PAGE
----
Back in late 2008, in its Consumer Electronics Show preview, CNET posted the following headline: “High hopes at Yahoo, Intel for Internet-enabled TV.” It’s 2012, and we’re still waiting.
Intel was ever present at the massive show, showing off a line of slick Utlrabook PCs built for multiple manufacturers instead of TVs. Yahoo? The company announced a slew of new apps for the Yahoo Connected TV platform on the Sony Bravia, while revealing that over 1 million people use the product in a given month, and 8 million people have purchased TVs with the platform installed. Still, it’s hard to say Yahoo was much of a presence at an event that celebrated the convergence of the Web and TV. As Rupert Murdoch tweeted from CES, “Big Three, Apple, Google, Amazon, and maybe now Facebook dominant and growing. Plenty of others good, but not in same league.”
That’s a pretty good assessment of Yahoo when it comes to connected TV, despite Yahoo’s early focus on the area. Its presence was hard to feel in the sea of connected TVs and related announcements from major TV manufacturers like LG, Sony, Samsung and Toshiba — most of which are rolling out their own app stores powered by software companies like Rovi. The other big smart TV player with a lot of momentum was Google, which is seeing its operating system showcased on a number of high-end TVs (though fewer than you might actually expect based on the hype). There was even buzz around Facebook’s integration with Mercedes-Benz cars.
Yahoo, which started talking about connected TV at least as far back as 2008, was mostly an afterthought. According to the Yahoo Connected TV site, the platform — which allows users to access 180 apps for brands like Twitter, Yahoo Fantasy Sports and ABC — is available through several TV models from Sony (the Bravia) Vizio, Toshiba and Samsung. But a quick tour around these companies’ websites shows that it’s hard to find Yahoo Connected TVs promoted much anywhere. Only Toshiba seems to be promoting the platform directly, with the others favoring their own connected TV options (naturally). Sony is promoting Internet TV with Google TV.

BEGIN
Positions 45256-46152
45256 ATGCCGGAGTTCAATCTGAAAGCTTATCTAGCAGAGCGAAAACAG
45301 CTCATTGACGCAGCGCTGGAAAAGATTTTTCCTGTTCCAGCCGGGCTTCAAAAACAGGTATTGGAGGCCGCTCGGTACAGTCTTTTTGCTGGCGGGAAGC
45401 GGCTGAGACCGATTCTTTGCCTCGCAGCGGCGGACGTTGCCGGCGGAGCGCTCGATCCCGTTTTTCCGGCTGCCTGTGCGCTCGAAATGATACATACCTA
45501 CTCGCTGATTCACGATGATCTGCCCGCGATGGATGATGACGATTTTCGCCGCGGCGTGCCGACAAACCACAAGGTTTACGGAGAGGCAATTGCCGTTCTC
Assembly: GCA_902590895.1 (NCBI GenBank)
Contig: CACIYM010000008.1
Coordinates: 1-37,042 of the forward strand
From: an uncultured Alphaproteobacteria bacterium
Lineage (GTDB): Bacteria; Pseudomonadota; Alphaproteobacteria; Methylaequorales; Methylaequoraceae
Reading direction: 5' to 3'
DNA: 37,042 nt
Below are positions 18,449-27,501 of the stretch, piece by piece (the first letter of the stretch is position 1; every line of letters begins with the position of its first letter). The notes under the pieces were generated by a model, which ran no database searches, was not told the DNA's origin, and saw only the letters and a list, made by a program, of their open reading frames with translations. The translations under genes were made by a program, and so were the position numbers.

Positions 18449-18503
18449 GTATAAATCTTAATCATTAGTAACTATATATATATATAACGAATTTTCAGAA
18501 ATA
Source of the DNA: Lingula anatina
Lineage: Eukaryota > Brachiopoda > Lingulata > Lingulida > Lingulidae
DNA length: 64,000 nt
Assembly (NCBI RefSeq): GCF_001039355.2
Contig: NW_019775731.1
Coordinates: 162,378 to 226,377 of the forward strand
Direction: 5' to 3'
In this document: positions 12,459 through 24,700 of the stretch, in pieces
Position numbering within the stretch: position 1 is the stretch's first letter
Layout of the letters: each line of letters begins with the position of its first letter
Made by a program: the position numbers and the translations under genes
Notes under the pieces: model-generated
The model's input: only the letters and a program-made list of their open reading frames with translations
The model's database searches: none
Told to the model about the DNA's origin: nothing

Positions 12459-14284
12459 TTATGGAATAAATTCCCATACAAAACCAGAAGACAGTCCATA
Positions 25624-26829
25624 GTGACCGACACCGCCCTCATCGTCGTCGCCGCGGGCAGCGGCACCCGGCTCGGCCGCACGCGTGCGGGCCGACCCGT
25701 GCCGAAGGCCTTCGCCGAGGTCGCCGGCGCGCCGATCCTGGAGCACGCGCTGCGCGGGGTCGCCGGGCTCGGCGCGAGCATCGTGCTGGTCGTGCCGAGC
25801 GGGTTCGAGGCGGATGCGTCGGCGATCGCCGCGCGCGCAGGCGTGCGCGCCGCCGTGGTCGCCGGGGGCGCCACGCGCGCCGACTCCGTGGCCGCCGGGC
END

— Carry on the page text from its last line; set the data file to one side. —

“When connected TVs first hit the market, Yahoo TV was the platform for several manufacturers,” said one TV technology insider. “It was an app-based platform, and the manufacturers used Yahoo and their publisher partner logos on TV boxes to entice people to buy sets at retail.”
Based on where today’s TV landscape is headed, with gaming consoles like Xbox Live and the majority of manufacturers pushing the app experience, Yahoo’s Connected TV “widget channel” approach would appear prescient, particularly compared to Google TV’s shaky attempt to push the browser on the television. But was Yahoo perhaps too far out in front of this trend? Having a million folks a month using the platform certainly is no disaster, but it’s hard not to notice the platform’s diminished visibility at a time when the connected TV appears poised to become a mainstream reality.
It’s somewhat troubling for Yahoo — the company that helped usher tens of millions online — that the reason its TV efforts have floundered, according to an insider, is its user experience was subpar (though its early partners warrant some blame). More tough for Yahoo to swallow is that its partners seem to be going their own way.
“Manufacturers realized they wanted to own the consumer experience and have an ongoing, direct relationship with consumers. Most networks and publishers are going directly to the manufacturers to do big partnership deals, optimized for TV which is driving connection rates and usage.”
It’s slightly reminiscent of the mobile market, where Yahoo was touting its mobile product suite and its series of portal deals with top carriers, only to get swept away by the iPhone and subsequent smartphone revolution. Yahoo’s early appearance in mobile didn’t seem to have helped the company gain a foothold as it did in the desktop arena, and it may again miss a foothold in connected TVs.
That’s if people take to connected TVs at all. The Web/TV convergence thing has been predicted for at least a decade. Back in 2007 the launch of Intel Viiv was supposed to push convergence to another level. Then media and advertising types got all hot and bothered regarding the convergence possibilities of Windows Vista.
And in the past few years, it’s been connected TVs that will finally force convergence upon us. “We do not see it as a niche offering in a few high-end models. We see this as moving into the mainstream,” Patrick Barry, vp of Yahoo’s Connected TV initiative told CNET in 2008. “In 2009 we’re going to see good penetration into the product lineups of the consumer electronics companies,” Barry said. “Beginning in 2010, I think, you’re going to see Internet-connected consumer electronics devices dominating the lineup.”
Barry left Yahoo in 2009. Internet-connected devices certainly have dominated consumer electronics since then. They’ve just been phones and tablets, not TVs.
Of course, if Apple’s much-rumored ITV comes out, blows away the competition and defines a new consumer category as it did in mobile, it won’t matter much whether Yahoo, Samsung or whichever other early contenders do in the short term.
More in Media
A new definition for MFAs is available but the vague nature of the guidelines is leading to a lack of standards that might prevent adoption.
The publishers who attended DPS were focused on the potential upsides of applying the technology to their operations while guarding against the downsides.
Now that ChatGPT users can surf the internet for information, some publishers are reconsidering the weight of the issue.